Durham College’s halls were filled with prospective students and their parents on April 9, excited for what the upcoming school year has to offer. It was the first in-person Open House since fall 2019.
“I think we were all just ready to go back to in-person and by far I think it was the best decision we could have made,” said Traci Ellis, director of marketing and student recruitment at Durham College.
One prospective student told the Chronicle she plans to take the Advanced Law Enforcement and Investigations program and she’s excited about the upcoming school year.
“Meeting people, especially because of COVID the past two years I’ve been meeting people virtually, and people don’t really turn their cameras on,” she said. “So meeting people, making new friends and learning more in my field.”
Thom MacDonald, an associate dean with the School of IT and Management, said he’s excited for the upcoming school year.
“Just this past week we’ve had, in my area, two big live student events,” he said, “and now this face-to-face open house. It’s been such a joy coming back and interacting with people face-to-face again. It’s really exciting and it feels like we’re transitioning to a new phase.”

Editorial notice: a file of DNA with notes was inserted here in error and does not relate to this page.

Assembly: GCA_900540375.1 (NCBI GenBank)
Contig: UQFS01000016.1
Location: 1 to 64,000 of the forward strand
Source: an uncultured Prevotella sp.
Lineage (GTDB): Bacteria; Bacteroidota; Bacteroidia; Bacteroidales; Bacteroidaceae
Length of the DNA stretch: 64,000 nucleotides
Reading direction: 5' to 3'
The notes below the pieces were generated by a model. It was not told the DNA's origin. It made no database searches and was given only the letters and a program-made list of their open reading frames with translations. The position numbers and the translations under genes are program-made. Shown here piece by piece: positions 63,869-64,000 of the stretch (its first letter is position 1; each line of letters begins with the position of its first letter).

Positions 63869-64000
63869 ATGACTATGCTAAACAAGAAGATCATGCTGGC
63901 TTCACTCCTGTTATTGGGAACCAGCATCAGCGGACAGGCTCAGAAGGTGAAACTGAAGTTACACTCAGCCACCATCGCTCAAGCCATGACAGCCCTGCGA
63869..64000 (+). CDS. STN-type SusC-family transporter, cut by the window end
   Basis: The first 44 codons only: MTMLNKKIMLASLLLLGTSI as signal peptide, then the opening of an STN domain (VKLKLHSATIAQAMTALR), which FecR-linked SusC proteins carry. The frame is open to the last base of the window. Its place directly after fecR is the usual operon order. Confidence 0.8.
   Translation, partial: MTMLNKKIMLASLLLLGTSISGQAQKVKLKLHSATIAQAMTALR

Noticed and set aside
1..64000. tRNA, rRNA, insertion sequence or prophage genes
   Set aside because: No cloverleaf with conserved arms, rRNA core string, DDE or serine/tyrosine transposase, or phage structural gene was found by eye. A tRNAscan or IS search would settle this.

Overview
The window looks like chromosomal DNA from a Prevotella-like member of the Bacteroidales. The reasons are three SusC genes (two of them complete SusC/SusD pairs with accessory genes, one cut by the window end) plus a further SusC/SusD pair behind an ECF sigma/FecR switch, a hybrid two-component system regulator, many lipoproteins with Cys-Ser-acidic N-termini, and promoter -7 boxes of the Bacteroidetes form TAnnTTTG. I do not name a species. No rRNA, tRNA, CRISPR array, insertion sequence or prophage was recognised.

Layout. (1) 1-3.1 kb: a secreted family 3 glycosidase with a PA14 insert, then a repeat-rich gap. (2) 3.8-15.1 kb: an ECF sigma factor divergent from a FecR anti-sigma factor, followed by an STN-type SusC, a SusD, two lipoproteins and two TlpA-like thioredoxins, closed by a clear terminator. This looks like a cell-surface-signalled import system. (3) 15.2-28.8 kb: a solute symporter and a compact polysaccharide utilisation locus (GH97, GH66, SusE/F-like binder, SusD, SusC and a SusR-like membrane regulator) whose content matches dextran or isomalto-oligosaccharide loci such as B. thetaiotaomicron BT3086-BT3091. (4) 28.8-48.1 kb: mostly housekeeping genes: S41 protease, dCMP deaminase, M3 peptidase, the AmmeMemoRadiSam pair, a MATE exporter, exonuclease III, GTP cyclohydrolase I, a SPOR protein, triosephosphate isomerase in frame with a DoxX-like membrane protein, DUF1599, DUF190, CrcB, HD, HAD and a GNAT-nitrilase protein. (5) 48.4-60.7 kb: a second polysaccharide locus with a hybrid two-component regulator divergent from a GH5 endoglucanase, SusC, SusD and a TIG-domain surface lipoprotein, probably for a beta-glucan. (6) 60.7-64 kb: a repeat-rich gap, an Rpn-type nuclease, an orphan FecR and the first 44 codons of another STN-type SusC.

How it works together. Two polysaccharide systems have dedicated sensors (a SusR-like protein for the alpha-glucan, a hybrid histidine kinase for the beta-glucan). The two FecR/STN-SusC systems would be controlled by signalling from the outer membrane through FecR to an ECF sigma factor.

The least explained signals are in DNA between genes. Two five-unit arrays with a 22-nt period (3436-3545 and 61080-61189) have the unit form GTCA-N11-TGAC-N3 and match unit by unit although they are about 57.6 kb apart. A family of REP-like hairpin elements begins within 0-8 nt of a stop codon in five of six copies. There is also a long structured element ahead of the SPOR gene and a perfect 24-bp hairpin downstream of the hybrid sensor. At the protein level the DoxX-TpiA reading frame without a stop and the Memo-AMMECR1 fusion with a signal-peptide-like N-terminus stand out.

Another prospective student in the Law Clerk program said it was her first big event in a while.
“There are a lot of people so I’m a little nervous but it’s been pretty good so far,” she said.
According to Ellis, more than 3,000 prospective students and their families attended both campus’ open houses.
“Our attendance was on par or a little higher even than our last in-person event,” said Ellis, adding that previous virtual events would range from 800 to 1,000 in attendance.
“Our team had been running in-person events up until 2020 so it wasn’t new to us. Although we had to dust off our skills a little,” she said.
Ellis said to prepare for the return to in-person, the college worked to make it as engaging for the attendees as possible.
“That meant demonstrating how Durham College is leading the way in so many of its programs, lab spaces and facilities, and the equipment students are using to learn,” she said.
Ellis’s team marketed the event to all of southern Ontario, starting with a campaign launched six weeks ago. They used social media, billboards, radio, transit and television ads.
“We did a lot of direct marketing to the applicant pool, so anyone who already applied but hadn’t decided where they were going to go,” she said.
According to Ellis, choosing to host an in-person event was a tough decision.
“The amount of work, time and people power it takes to put on an in-person Open House is by far much more time-consuming and taxing than a virtual one would be,” she said.
In addition, Ellis said the constant changes with COVID added to the difficulty of the decision, but in the end it made sense.
“OK, let’s do in-person, I think it’s important for people to come and see,” Ellis said.
Ellis compared attending an open house to buying a vehicle.
“Most of you, if you were buying a vehicle would go test drive that vehicle,” she said, “It’s an important decision and a big expense. Education should be looked at in the exact same way. Come and give us a test drive and see what you think.”